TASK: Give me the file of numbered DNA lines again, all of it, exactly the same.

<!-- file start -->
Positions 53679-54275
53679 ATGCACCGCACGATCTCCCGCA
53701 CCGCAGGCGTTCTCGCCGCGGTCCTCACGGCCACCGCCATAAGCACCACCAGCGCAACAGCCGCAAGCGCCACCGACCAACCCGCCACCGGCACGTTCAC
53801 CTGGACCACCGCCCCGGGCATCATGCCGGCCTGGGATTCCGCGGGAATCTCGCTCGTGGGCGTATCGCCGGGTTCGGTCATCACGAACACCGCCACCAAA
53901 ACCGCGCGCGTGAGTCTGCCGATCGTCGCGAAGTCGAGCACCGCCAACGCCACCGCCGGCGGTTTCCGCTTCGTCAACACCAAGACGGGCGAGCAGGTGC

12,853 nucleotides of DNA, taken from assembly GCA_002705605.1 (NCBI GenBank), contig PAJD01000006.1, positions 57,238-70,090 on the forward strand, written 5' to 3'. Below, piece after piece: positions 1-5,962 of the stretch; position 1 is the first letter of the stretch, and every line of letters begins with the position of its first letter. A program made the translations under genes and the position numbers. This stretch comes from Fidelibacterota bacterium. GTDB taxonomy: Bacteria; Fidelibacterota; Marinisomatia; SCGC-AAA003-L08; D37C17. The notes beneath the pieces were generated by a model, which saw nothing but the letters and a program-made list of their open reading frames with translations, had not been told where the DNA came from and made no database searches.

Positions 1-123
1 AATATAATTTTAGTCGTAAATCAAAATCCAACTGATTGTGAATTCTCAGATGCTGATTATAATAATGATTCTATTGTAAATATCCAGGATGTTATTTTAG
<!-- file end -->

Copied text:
Positions 53679-54275
53679 ATGCACCGCACGATCTCCCGCA
53701 CCGCAGGCGTTCTCGCCGCGGTCCTCACGGCCACCGCCATAAGCACCACCAGCGCAACAGCCGCAAGCGCCACCGACCAACCCGCCACCGGCACGTTCAC
53801 CTGGACCACCGCCCCGGGCATCATGCCGGCCTGGGATTCCGCGGGAATCTCGCTCGTGGGCGTATCGCCGGGTTCGGTCATCACGAACACCGCCACCAAA
53901 ACCGCGCGCGTGAGTCTGCCGATCGTCGCGAAGTCGAGCACCGCCAACGCCACCGCCGGCGGTTTCCGCTTCGTCAACACCAAGACGGGCGAGCAGGTGC

12,853 nucleotides of DNA, taken from assembly GCA_002705605.1 (NCBI GenBank), contig PAJD01000006.1, positions 57,238-70,090 on the forward strand, written 5' to 3'. Below, piece after piece: positions 1-5,962 of the stretch; position 1 is the first letter of the stretch, and every line of letters begins with the position of its first letter. A program made the translations under genes and the position numbers. This stretch comes from Fidelibacterota bacterium. GTDB taxonomy: Bacteria; Fidelibacterota; Marinisomatia; SCGC-AAA003-L08; D37C17. The notes beneath the pieces were generated by a model, which saw nothing but the letters and a program-made list of their open reading frames with translations, had not been told where the DNA came from and made no database searches.

Positions 1-123
1 AATATAATTTTAGTCGTAAATCAAAATCCAACTGATTGTGAATTCTCAGATGCTGATTATAATAATGATTCTATTGTAAATATCCAGGATGTTATTTTAG